Why Stuxnet has changed the security landscape
03 May 2011
In the past, there was often a divide between the IT department and the control engineering department in a typical end user business.
Moreover, control engineers were able to operate largely ‘under the radar’ as long as they followed some basic configuration rules as set down by their IT counterparts.
The IT department in most large businesses would claim to have made the ‘business systems end’ of the enterprise secure to the outside world. Often the control level could operate in its own world, maybe with dedicated LANs connecting the control system level to the visualisation or gateway level (often called the MES Level).
It was only above the MES level that the IT department would be interested and would dictate how and in what format data would be transferred from the gateway PC to the business level systems.
Maybe the theory had always been that any malicious attack on the business would enter from the ‘top down’ and the IT department would be confident that they had enough measures in place at the top to stop this happening.
However, the same level of IT security was not always deployed at the control level due to issues of performance etc. Once a control level project has been implemented, for example on a typical manufacturing plant, it is generally left alone especially if it continues to operate day in day out. This can leave legacy operating systems on gateway PCs that do not carry the latest service packs to keep the operating systems up to date from a security standpoint.
What has changed our perception of business security and the way we deal with a malicious attack has been the experience gained from the Stuxnet malware incident.
Because the target of this attack was the automation system components the point of entry was not the business level but the MES Level.
It is common practice for an MES level gateway PC to have a SCADA system installed, but equally these control stations can contain the programming environment for the PLCs down on the plant. If the malware writer can infiltrate this level and corrupt the actual PLC program then they have the ability to disrupt the operation at the plant level.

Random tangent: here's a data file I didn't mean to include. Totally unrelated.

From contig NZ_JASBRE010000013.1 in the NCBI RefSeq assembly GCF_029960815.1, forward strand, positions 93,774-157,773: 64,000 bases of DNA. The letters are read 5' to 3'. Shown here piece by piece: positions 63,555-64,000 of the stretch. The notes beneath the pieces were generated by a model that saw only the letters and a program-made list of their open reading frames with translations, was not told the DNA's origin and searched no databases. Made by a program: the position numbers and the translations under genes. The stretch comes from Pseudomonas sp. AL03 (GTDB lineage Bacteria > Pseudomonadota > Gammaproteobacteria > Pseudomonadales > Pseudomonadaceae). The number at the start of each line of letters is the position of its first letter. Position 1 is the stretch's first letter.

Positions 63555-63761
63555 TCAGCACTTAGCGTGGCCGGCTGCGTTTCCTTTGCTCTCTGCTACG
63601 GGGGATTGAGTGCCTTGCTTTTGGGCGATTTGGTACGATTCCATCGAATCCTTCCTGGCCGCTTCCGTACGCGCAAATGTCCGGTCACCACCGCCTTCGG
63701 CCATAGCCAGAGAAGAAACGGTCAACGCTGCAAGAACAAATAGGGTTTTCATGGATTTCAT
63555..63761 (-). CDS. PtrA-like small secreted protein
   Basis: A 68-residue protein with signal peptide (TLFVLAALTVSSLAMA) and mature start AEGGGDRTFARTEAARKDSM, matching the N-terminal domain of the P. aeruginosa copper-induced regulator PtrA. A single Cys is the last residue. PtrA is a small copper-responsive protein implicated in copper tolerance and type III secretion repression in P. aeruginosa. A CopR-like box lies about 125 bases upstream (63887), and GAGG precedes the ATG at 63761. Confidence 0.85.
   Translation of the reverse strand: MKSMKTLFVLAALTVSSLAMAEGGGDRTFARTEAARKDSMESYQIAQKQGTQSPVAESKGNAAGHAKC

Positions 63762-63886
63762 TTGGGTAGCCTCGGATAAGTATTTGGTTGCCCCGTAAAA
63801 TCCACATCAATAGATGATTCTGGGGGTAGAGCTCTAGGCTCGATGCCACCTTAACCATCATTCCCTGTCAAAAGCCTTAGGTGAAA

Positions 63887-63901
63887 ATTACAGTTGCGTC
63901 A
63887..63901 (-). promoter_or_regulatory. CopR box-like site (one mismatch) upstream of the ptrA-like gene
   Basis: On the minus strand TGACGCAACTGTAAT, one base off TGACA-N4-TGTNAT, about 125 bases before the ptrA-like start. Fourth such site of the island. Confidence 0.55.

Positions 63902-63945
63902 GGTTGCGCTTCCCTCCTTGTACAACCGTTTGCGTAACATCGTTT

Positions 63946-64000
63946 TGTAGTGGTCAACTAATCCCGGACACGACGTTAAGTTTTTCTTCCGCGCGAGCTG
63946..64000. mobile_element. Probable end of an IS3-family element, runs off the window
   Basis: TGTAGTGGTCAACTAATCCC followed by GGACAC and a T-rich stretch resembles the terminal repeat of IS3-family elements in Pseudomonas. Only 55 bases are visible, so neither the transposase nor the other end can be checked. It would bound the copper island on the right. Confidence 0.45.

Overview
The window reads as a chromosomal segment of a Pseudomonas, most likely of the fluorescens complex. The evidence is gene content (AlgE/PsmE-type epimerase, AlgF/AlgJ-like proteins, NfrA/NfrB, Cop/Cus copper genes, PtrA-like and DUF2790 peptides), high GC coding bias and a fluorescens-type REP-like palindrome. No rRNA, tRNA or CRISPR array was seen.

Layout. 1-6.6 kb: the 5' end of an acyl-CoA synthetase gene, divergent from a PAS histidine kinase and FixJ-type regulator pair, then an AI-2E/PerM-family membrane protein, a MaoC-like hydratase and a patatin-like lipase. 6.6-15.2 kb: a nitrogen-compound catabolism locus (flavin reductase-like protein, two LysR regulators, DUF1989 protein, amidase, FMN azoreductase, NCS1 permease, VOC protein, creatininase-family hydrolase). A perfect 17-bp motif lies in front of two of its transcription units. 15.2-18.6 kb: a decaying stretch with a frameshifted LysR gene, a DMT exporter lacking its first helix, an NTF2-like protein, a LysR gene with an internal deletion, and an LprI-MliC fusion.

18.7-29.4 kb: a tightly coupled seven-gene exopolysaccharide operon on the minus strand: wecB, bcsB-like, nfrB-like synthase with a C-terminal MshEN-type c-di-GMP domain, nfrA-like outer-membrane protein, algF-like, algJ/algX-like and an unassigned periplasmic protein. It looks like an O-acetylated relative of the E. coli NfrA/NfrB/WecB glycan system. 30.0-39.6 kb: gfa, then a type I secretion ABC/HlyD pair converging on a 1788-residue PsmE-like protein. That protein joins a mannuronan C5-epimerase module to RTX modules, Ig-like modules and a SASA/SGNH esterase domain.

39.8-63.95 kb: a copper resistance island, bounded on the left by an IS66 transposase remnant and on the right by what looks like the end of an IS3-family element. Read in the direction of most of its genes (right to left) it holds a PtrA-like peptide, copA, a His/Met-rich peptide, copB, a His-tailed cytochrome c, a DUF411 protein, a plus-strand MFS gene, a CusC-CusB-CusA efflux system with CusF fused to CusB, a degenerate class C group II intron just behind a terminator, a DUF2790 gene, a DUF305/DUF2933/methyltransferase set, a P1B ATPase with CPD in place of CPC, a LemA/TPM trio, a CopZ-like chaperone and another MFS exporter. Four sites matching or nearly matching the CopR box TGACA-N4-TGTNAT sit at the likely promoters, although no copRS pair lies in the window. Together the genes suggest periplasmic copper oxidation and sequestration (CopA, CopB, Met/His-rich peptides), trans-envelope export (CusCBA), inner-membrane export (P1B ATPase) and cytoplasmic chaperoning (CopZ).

This has moved the focus of the issue of security firmly into the control level environment and at first glance, equally between the automation engineers and their colleagues in IT. This will not sit well with either group, as one group does not want to interfere and one group does not want interference.
The challenge for automation suppliers in the future will be to offer solutions which are not susceptible to these attacks. We need to challenge the typical topology of the typical manufacturing environment. Why is it necessary to have a PC with a Windows operating system acting simply as a bridge between the plant and enterprise levels? The answer normally is that we need SCADA and we need data collection, data logging and links to the enterprise level that a typical control system cannot usually provide, or certainly not in a cost effective way.
When we analyse those requirements it really means that we need visualisation and we need methods of data collection and logging, plus the ability to present the data in a suitable way to the enterprise level.
There are various ways to realise those requirements that don’t necessarily require a PC and Windows. It is fair to say that if other solutions can be found that are more hardware based then they offer a system that is inherently more robust and less susceptible to malware writers who naturally favour standard operating systems such as Windows as they represent easier targets.
It will be very interesting to see how automation suppliers react in the coming months and the smart companies either already have these alternative solutions or are currently developing them.
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